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Telephony Services for Freely Licensed Operating Systems

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My paper on Bayonne architecture from the realtime workshop, Boston, 2002. Originally was in .tex, as all proper papers for scientific conferences should be!

"In understanding the needs of building current and next generation telephony services we have to consider that in the past such services were often built from proprietary realtime operating systems. Changes in the last 20 years in the power and capabilities of commercial off the shelf commercial platforms and free operating systems have largely replaced the need for specialized proprietary realtime systems, but not the realtime requirements that still exist today. This paper is meant to provide an overview and introduction of the challenges and needs in providing realtime Linux services to support current and next generation telephone networks..."

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Telephony Services for Freely Licensed Operating Systems

  1. 1. GNU Bayonne: telephony services for freely licensed operating systems David Sugar < dyfet@gnu.org > http://www.gnu.org/software/bayonne Abstract In understanding the needs of building current and next generation telephony services we have to consider that in the past such services were often built from proprietary realtime operating systems. Changes in the last 20 years in the power and capabilities of commercial off the shelf commercial platforms and free operating systems have largely replaced the need for specialized proprietary realtime systems, but not the realtime requirements that still exist today. This paper is meant to provide an overview and introduction of the challenges and needs in providing realtime Linux services to support current and next generation telephone networks, but is not meant to be a rigorous analysis on the topic. 1 Introduction Even without considering all the various reasons of why we must have Free Software as part of the telecommunications infrastructure, it is important to consider what the goals and platform needs are for a telephony platform. Historically, telephony services platforms had often been the domain of hard real-time operating systems. While it is true recent advances in computer telephony hardware has made it possible to offload much of this requirement to hardware making it practical for even low performance systems running efficient kernels to provide such services for many concurrent users, this has not eliminated issues related to realtime services. While hardware has improved much, new technologies, such as wide deployment of packetized voice at the end user level, have also, in fact created a whole new set of realtime constraints, and these need to be addressed by modern freely licensed operating systems wishing to be used for telephony applications. Finally, with the ever increasing power of cpu’s, there has been a move to simplify commodity computer telephony hardware by offloading dsp processing back to the host cpu.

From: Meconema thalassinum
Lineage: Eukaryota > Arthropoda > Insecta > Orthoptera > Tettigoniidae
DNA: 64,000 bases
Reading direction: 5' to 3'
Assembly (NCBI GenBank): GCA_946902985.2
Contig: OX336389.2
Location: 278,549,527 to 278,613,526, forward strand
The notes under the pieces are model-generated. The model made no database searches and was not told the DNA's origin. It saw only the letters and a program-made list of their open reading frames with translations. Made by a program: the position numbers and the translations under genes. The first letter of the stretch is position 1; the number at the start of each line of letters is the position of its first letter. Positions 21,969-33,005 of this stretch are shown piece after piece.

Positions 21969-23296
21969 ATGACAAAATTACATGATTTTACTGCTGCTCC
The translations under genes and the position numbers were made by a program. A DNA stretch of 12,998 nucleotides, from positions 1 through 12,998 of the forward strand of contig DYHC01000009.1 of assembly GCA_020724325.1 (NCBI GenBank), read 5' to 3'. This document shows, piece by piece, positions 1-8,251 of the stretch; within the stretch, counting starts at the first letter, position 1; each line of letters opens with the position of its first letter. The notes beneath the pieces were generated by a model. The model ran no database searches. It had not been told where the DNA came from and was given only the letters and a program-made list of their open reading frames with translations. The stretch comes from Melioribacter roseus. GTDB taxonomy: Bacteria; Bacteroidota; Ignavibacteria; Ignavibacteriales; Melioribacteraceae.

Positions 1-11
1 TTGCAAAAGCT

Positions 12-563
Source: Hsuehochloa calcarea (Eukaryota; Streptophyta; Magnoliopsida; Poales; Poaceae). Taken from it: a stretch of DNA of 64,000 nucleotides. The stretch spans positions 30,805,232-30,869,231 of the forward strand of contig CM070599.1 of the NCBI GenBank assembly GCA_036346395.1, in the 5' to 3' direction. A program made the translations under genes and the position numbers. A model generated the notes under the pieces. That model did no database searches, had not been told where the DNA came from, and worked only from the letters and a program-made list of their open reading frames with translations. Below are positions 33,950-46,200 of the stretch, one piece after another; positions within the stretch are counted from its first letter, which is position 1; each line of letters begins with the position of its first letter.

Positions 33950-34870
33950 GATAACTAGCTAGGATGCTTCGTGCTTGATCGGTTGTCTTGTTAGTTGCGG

2. 2. All of these changes effect the role that realtime Linux kernels can have to play in current and next generation telephone networks. These roles, as we will explore, are not limited potentially just to servers. Realtime linux systems can also have a role to play in modern computer telephony hardware and of course in embedded communication devices. 2 Recording Audio People communicating to some extend are realtime systems from the perspective of the telephone network. The telephone network cannot impose flow control on human conversation, for example, should it need to for pausing. While full duplex conversations are often passive connections in telephone switching systems, there are places where realtime constrains become more visible, and this is particularly true in automated systems where voice is being recorded, such as when storing voice messages for voice mail systems. Human speech is almost universally encoded as either a-law or u-law audio by the public telephone networks. The quality of copper circuits vary, but the old telephone network was never designed for carrying high bandwidth or high fidelity audio over copper. In fact, 8 bit pcm encoded audio, at 8khz sample range, is about the limit one can expect, and some places do not even achieve this. When recording audio, then, this means that for every second of audio, 8K of data must be stored somewhere. In many older systems, even this modest requirement can be a challenge, especially if it needs to be done for several hundred different concurrent sessions. Disk bandwidth of older IDE drives (and older SCSI systems) was typically in the range of 100 to 200Kbytes of data per second, and before that, there was MFM systems with the then standard drive interface that did even poorer. When one talks about recording concurrent voice, one is also talking about being able to do so from multiple sessions, and most ancient drives, in the days before cache, would have both rotational and seek latencies that would further delay the ability to write voice data timely from current sessions. Outside of SCSI, most ancient drives could not do multiple I/O drive requests. In this environment, while a comfortably 100-200k of potential bandwidth existed for writing of voice files, in fact the actual disk I/O performance might restrict actual bandwidth achieved by a magnitude. In that most early hardware was ram miserly, and most early systems had little ram available for pre-buffering of audio before recording to disk, this was often a great technical challenge. Considering that humans cannot be flow controlled, and 8k per channel per second needed to be recorded regardless of all these limitations, this is clearly a task that could be scheduled and defined by a deterministic realtime system, and many clever things were done in systems in the past to get around these storage performance issues.